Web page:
Encouragement vs. Cynicism: An Easter Reflection

“The community of believers was of one heart and mind” (Acts 4:32)


Icon of St. Barnabas and ancient mosaic of the “Procession of Early Christian Martyrs”

It has become commonplace today to spread about the faults of priests. One develops a thick skin, and moves on. Still, it is difficult to remove oneself completely from a polluted environment. So the voices of public opinion supply a constant background buzz, like the interference that once upon a time affected adversely the quality of radio reception before the days of the Internet and highspeed connections. Perhaps, some version of this bothersome static has accompanied the disciples from the beginning. No wonder God inspired Joseph to donate land to the first Catholic community. They in turn named him Barnabas, “son of encouragement” (Ac 4:36). We all need a Barnabas.

There is a sin to which priests easily fall victim that does not draw the attention of the news media. Call it the anti-Barnabas vice: the sinful disposition that makes encouragement impossible because this vice raises suspicions about all that is good. Still, one infrequently hears people complain that priests display a cynical attitude. Indeed, cynicism can easily pass for a virtue. The priest is progressive. He is liberated. He is nobody’s fool. Some may even find the cynical priest amusing.

Truth to tell, cynicism erodes the good of a priestly vocation as quickly as do the two runners-up in the field, drink and sex. Cynicism, in fact, proves more dangerous than these. There are therapeutic programs for those who drink too much, or who betray their promise of chaste celibacy. There is no program that promises a cure for cynics. For example, there is no clinic that treats priests who are persuaded that everything the bishop does stinks. No treatment for priests who snicker under their breath when the highest ideals of Christian living are explained, especially when those ideals run counter to the cultural imperatives: cynics treat human life expediently; they abet sexual relativism in practice and identity; they speak the truth when convenient. Even so, there are no psychological remedies on the market for priests who are cynical about the very things that priests are ordained to teach and to govern: protect human life; keep sex within marriage; don’t betray your intellect by lying. So, Jesus confronts Nicodemus: “If I tell you about earthly things and you do not believe, how will you believe if I tell you about heavenly things?” (Jn 3:12).  How then can the cynic believe in the Real Presence, the Virgin Birth, and the communion of saints?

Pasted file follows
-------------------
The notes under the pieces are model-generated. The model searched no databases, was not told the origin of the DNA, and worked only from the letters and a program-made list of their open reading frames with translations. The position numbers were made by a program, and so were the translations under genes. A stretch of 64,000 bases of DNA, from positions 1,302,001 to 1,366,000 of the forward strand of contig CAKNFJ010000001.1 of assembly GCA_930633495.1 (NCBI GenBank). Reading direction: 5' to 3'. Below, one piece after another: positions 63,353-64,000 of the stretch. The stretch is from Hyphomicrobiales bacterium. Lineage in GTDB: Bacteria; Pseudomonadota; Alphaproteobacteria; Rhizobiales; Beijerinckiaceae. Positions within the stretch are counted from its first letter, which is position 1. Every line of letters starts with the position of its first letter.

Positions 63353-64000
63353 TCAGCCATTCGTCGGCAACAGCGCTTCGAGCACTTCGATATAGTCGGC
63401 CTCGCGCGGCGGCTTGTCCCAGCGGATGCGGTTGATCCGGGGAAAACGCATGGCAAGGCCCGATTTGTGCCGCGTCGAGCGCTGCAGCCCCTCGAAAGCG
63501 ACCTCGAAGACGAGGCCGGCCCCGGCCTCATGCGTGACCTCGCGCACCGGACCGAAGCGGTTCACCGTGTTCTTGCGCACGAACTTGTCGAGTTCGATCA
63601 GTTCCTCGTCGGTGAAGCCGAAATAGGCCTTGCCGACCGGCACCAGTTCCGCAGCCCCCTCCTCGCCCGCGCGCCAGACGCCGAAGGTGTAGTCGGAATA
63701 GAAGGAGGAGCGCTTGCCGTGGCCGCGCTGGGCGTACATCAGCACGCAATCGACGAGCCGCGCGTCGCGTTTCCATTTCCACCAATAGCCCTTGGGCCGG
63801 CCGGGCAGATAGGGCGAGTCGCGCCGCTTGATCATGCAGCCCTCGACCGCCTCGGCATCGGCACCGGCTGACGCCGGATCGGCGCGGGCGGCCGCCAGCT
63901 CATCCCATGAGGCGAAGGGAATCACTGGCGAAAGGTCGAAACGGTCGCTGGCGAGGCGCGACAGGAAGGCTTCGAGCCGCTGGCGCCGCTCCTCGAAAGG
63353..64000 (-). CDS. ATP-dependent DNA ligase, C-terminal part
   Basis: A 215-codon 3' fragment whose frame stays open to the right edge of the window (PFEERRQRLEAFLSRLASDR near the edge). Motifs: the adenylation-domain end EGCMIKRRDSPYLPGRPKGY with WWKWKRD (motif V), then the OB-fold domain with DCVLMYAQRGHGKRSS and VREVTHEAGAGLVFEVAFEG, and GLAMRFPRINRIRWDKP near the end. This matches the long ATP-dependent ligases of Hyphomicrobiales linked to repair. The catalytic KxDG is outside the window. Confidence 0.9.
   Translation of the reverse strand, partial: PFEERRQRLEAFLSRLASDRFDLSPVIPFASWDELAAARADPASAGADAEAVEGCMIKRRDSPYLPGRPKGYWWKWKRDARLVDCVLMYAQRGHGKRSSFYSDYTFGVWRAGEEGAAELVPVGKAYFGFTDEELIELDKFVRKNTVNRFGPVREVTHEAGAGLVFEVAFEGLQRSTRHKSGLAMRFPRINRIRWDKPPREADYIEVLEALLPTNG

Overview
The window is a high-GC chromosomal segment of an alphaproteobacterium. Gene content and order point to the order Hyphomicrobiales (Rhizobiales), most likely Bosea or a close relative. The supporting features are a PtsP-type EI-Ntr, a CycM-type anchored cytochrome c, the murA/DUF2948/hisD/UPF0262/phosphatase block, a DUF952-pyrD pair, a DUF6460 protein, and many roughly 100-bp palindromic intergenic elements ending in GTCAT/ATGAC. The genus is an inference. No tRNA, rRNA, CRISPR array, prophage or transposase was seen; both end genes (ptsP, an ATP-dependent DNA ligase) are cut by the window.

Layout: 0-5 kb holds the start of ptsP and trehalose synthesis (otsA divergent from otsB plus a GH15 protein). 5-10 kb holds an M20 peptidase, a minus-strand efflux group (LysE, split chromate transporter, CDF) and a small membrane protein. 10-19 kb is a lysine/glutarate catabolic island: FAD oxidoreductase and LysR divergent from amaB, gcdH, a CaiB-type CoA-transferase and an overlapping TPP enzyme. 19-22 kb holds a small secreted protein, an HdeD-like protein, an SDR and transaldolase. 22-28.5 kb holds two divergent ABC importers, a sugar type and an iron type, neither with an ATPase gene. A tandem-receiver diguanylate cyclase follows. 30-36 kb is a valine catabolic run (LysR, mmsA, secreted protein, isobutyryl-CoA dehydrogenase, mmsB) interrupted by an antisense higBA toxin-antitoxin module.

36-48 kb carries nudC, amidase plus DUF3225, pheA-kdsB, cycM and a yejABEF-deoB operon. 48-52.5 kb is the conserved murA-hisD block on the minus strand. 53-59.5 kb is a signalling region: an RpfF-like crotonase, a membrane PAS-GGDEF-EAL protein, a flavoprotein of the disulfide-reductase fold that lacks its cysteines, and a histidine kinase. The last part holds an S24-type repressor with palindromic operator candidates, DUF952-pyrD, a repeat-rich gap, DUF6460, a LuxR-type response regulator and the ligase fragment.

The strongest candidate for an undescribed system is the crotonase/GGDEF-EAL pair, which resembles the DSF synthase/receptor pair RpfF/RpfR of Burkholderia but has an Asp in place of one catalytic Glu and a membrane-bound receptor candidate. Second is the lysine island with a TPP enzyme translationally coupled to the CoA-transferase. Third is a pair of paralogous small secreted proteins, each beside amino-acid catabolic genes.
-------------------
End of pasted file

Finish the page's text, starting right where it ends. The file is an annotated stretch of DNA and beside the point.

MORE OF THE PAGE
These words that Christ addresses to Nicodemus reveal what is corrosive about clerical cynicism. The clerical sins that we hear about everyday render a man unworthy of his priestly dignity. Cynicism runs deeper. The cynical cleric loses all sense of “heavenly things,” including his own identity, the mystery of his priesthood. Cynicism leaves the priest hollow. Without at times realizing it, the cynical priest alienates himself from himself. Chuckles he may produce. Love and encouragement, he cannot. No Barnabas he.

Does this mean that salvation escapes the cynical priest? Of course not. The priest who finds it difficult to see the good around him; the priest who catches himself thinking only negative thoughts; the priest who prefers chuckles to encouragement; they need only to consider the example of the first Christians. These early Christians, we are told, were of “one heart and mind” (Ac 4:32). What caused this communion of spirits? The resurrection of the Lord Jesus. About this event, only unbelievers remain cynical.

Rev. Romanus Cessario, OP About Rev. Romanus Cessario, OP